Juan J. Reyes-Soto, Plaintiff - Appellant
Loretta E. Lynch, Attorney General of the United States; Chester S. Moyer, St. Louis Field Office Director of U.S. Citizenship and Immigration Services; Jeh Johnson, Secretary of Homeland Security, Defendants - Appellees
Submitted September 23, 2015.
Appeal from United States District Court for the Eastern District of Missouri - St. Louis.
For Juan J. Reyes-Soto, Plaintiff - Appellant: Edgar Lim, Lim Law Office, Saint Louis, MO.
For Loretta E. Lynch, Attorney General of the United States, Chester S. Moyer, St. Louis Field Office Director of U.S. Citizenship and Immigration Services, Jeh Johnson, Secretary of Homeland Security, Defendants - Appellees: Genevieve Kelly, U.S. Department of Justice, Office of Immigration Litigation, Civil Division, Washington, DC; Jane Rund, Assistant U.S. Attorney, U.S. Attorney's Office, Eastern District of Missouri, Saint Louis, MO.
Before LOKEN, BEAM, and SHEPHERD, Circuit Judges.
SHEPHERD, Circuit Judge.
One requirement for naturalization is that the applicant be " a person of good moral character." 8 U.S.C. § 1427(a). The United States Citizenship and Immigration Services (USCIS) determined that
because Juan Reyes-Soto had violated South Carolina Code § 16-23-410, South Carolina's " Pointing firearm at another person" statute, he had committed an aggravated felony and thus could not establish " good moral character." Reyes-Soto sought review of the decision in district court. The district court reached the same conclusion, that Reyes-Soto could not establish " good moral character." Reyes-Soto appeals on the ground that § 16-23-410 does not have a mens rea requirement, so violation of § 16-23-410 cannot constitute an aggravated felony. We affirm.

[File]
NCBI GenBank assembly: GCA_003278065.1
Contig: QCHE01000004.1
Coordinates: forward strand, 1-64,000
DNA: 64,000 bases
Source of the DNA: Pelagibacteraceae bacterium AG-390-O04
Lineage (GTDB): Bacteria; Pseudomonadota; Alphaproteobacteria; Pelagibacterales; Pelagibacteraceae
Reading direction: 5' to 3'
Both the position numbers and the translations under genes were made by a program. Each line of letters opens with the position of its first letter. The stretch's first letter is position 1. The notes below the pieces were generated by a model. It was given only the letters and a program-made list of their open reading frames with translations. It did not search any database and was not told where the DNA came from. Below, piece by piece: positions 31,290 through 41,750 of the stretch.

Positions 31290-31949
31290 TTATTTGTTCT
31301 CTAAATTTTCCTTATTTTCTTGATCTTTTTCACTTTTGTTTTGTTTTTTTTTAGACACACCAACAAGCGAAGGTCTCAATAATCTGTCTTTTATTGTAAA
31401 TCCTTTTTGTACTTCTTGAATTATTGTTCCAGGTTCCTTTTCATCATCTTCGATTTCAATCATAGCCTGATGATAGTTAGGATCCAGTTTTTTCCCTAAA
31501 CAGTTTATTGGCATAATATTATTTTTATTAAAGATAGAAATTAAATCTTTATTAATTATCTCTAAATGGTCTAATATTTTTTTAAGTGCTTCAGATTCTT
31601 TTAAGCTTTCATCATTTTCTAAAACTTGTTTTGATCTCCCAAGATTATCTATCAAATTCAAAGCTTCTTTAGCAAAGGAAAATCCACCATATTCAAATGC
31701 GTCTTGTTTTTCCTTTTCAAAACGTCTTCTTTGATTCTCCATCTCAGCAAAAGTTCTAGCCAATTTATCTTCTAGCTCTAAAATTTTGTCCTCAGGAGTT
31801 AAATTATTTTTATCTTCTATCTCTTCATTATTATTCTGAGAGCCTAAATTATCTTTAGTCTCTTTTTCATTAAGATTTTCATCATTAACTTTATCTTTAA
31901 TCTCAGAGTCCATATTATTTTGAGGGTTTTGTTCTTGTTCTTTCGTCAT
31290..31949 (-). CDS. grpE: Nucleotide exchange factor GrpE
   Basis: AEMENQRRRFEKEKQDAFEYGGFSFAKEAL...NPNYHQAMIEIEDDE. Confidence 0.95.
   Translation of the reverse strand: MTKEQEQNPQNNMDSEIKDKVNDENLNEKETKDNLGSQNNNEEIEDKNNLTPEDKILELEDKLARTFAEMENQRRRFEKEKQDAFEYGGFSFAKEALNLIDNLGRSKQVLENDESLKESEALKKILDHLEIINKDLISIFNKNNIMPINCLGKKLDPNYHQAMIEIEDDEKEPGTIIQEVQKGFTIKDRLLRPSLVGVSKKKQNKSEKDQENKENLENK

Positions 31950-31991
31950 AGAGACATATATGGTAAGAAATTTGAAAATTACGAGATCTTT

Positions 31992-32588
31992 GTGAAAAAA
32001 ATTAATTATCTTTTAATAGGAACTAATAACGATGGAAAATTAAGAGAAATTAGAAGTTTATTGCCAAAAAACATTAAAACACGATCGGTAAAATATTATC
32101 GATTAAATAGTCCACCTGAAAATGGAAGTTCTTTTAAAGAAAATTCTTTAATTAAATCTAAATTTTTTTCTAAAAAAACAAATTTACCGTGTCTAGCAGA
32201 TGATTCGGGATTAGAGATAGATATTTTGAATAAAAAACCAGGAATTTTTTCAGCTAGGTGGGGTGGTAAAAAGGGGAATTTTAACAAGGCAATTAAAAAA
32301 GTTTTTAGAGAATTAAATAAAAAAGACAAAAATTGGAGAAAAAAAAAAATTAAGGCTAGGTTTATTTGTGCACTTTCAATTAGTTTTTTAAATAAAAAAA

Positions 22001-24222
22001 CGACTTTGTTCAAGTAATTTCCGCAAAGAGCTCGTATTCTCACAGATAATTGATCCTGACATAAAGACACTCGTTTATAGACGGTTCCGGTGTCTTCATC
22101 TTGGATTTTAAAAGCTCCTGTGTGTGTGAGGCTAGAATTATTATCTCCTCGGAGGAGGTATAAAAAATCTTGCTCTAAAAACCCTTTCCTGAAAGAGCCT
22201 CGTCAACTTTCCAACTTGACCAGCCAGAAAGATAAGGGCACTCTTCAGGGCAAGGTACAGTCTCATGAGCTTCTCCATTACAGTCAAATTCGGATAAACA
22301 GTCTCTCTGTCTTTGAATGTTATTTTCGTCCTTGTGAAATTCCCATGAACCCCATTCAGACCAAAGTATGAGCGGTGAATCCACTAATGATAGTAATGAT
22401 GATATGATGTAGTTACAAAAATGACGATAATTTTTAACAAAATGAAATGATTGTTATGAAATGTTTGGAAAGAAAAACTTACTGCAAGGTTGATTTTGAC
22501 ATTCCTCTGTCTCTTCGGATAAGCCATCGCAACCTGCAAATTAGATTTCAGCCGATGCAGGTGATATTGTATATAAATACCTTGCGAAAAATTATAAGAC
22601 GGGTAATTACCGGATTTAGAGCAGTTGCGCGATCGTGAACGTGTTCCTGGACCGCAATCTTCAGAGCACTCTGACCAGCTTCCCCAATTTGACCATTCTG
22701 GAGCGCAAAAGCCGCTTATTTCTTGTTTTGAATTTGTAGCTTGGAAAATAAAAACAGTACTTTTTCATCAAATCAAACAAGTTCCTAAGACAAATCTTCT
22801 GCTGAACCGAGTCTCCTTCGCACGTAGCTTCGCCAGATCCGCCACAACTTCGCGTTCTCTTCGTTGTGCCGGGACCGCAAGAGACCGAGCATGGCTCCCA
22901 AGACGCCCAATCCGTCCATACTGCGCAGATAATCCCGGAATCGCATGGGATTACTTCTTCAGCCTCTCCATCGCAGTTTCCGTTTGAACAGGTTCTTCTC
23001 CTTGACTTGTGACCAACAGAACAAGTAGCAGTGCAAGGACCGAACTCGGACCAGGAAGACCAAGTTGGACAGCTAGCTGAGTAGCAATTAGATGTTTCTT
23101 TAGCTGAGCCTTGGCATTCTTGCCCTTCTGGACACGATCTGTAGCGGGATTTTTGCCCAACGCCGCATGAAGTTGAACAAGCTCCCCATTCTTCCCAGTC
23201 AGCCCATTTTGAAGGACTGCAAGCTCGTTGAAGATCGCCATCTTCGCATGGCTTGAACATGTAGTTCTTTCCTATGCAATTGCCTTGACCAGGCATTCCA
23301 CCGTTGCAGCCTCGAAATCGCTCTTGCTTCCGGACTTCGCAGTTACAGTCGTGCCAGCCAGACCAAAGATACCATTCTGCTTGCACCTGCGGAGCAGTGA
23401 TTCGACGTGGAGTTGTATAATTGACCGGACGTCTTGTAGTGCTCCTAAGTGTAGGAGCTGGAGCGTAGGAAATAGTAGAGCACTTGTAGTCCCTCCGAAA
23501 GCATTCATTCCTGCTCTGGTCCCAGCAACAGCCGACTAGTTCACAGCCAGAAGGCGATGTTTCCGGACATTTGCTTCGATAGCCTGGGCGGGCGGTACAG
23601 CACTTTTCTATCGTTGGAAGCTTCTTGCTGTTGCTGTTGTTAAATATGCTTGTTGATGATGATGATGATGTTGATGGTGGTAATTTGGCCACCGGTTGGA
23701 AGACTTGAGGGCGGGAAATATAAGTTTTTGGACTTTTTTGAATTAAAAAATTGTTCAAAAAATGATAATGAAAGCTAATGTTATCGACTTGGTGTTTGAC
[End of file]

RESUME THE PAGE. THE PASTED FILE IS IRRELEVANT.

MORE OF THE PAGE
Reyes-Soto is a citizen of Mexico and a lawful permanent resident of the United States. In 1993, he was indicted for the felony of pointing a firearm at another person in violation of South Carolina Code § 16-23-410. Reyes-Soto pled guilty and was sentenced to three years imprisonment, suspended upon either one year imprisonment or the payment of $500 plus costs with one year probation. Reyes-Soto selected payment and probation.
Over one decade later, Reyes-Soto filed an N-400 Application for Naturalization with the USCIS. The USCIS denied Reyes-Soto's application, finding that Reyes-Soto's conviction under § 16-23-410 constituted an aggravated felony and that as a person who " at any time has been convicted of an aggravated felony," he was precluded from establishing the " good moral character" required under 8 U.S.C. § 1427(a). Reyes-Soto requested and received a hearing before an immigration officer. The immigration officer denied Reyes-Soto naturalization based on the same reasoning.
Reyes-Soto petitioned the district court for review of the immigration officer's denial pursuant to 8 U.S.C. § 1421(c). Each party filed a motion for summary judgment. The district court reviewed the USCIS's determination de novo and granted the government's motion for summary judgment, holding that Reyes-Soto's conviction qualified as a crime of violence under 18 U.S.C. § 16(b), one " that naturally involve[s] a person acting in disregard of the risk that physical force might be used against another in committing an offense," and thus an aggravated felony. Reyes-Soto v. Holder, 2014 WL ...